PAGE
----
Rabat – US TV channel PBS highlighted efforts made by Morocco in the solar energy field, underlining that Morocco is taking advantage of an abundant natural resource, unobstructed sunlight, to power part of the North African nation.
“Morocco does have sunlight, about 3,000 hours of sun every year and harnessing that light is an evolutionary leap for the country,” said the TV channel in a news coverage on Tuesday entitled “Morocco turns the Sahara desert into a solar energy oasis.”
The TV channel underscored that “King Mohammed VI is making a huge bet on clean energy and the goal is that renewables will power half of this country by 2040. Within this strategy, Noor, the 9-bn dollar solar plant, is the flagship project.”
“Glimmering in the Sahara Desert, a first-of-its-kind solar energy plant is so vast, it can be seen from space. From the air, it’s an ocean of reflective mirrors, but on the ground, as we drive into Noor, sunglasses are mandatory protection from the blinding rays,” commented the channel’s special envoy.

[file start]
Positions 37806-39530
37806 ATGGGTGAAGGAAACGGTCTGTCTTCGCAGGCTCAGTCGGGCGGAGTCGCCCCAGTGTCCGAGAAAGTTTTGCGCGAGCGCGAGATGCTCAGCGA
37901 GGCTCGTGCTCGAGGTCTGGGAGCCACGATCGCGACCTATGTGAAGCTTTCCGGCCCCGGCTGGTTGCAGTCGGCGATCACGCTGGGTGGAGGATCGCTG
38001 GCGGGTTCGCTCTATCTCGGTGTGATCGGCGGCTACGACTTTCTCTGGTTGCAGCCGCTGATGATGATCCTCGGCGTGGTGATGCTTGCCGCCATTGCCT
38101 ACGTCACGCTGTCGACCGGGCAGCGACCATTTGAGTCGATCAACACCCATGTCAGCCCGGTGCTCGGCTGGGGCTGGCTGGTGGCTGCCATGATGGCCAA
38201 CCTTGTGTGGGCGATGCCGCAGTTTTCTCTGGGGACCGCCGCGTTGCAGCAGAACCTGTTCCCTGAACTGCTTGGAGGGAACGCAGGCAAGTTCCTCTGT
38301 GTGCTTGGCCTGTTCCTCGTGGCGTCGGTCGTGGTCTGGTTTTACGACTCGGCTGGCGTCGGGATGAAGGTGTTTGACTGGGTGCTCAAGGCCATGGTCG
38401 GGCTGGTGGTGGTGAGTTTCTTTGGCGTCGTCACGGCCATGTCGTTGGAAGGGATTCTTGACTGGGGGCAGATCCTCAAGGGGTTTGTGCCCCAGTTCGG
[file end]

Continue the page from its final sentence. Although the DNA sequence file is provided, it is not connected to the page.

“Noor uses CSP, or concentrated solar power. Concave mirrors direct the sun to a middle tube to heat an oil solution. The mirrors rotate as the sun moves, like sunflowers. The heated fluid, which reaches 750 degrees Fahrenheit, produces steam to power a turbine,” it explained.
The TV channel added that the next phase “Noor 3,” still under construction, will be the highest building in Africa, with 246 meters.
It will incorporate a newer technology, where 7,000 flat mirrors bounce the sun’s rays to the tip of the tower.
The solar energy is stored in molten salts, which means the plant can keep making electricity for seven hours after sunset, PBS said.
“When it’s finished later this year, Noor will provide electricity to over two million people. It has generated high expectations for Morocco and the future of solar power,” it concluded.